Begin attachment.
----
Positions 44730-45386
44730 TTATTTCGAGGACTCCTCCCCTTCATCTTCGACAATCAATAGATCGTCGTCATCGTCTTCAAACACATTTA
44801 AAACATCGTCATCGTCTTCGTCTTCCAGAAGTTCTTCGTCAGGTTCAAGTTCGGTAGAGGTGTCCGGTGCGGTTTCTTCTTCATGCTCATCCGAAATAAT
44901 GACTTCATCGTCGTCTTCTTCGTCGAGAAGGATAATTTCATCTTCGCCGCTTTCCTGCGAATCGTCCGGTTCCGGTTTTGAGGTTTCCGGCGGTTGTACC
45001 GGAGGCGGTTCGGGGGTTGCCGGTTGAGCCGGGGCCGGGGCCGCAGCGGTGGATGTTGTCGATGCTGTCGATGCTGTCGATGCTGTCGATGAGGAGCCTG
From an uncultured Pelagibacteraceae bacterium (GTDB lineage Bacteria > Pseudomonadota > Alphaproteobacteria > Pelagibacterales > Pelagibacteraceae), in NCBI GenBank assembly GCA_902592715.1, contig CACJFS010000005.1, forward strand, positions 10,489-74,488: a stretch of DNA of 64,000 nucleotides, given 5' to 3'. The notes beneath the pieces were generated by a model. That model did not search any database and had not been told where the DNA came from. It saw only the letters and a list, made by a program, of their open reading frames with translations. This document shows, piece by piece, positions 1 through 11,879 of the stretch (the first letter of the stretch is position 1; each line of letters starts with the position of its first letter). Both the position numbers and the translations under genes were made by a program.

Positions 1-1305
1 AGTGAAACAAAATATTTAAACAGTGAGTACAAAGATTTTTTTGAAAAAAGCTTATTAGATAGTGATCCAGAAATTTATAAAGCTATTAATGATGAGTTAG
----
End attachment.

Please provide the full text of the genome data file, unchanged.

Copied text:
Positions 44730-45386
44730 TTATTTCGAGGACTCCTCCCCTTCATCTTCGACAATCAATAGATCGTCGTCATCGTCTTCAAACACATTTA
44801 AAACATCGTCATCGTCTTCGTCTTCCAGAAGTTCTTCGTCAGGTTCAAGTTCGGTAGAGGTGTCCGGTGCGGTTTCTTCTTCATGCTCATCCGAAATAAT
44901 GACTTCATCGTCGTCTTCTTCGTCGAGAAGGATAATTTCATCTTCGCCGCTTTCCTGCGAATCGTCCGGTTCCGGTTTTGAGGTTTCCGGCGGTTGTACC
45001 GGAGGCGGTTCGGGGGTTGCCGGTTGAGCCGGGGCCGGGGCCGCAGCGGTGGATGTTGTCGATGCTGTCGATGCTGTCGATGCTGTCGATGAGGAGCCTG
From an uncultured Pelagibacteraceae bacterium (GTDB lineage Bacteria > Pseudomonadota > Alphaproteobacteria > Pelagibacterales > Pelagibacteraceae), in NCBI GenBank assembly GCA_902592715.1, contig CACJFS010000005.1, forward strand, positions 10,489-74,488: a stretch of DNA of 64,000 nucleotides, given 5' to 3'. The notes beneath the pieces were generated by a model. That model did not search any database and had not been told where the DNA came from. It saw only the letters and a list, made by a program, of their open reading frames with translations. This document shows, piece by piece, positions 1 through 11,879 of the stretch (the first letter of the stretch is position 1; each line of letters starts with the position of its first letter). Both the position numbers and the translations under genes were made by a program.

Positions 1-1305
1 AGTGAAACAAAATATTTAAACAGTGAGTACAAAGATTTTTTTGAAAAAAGCTTATTAGATAGTGATCCAGAAATTTATAAAGCTATTAATGATGAGTTAG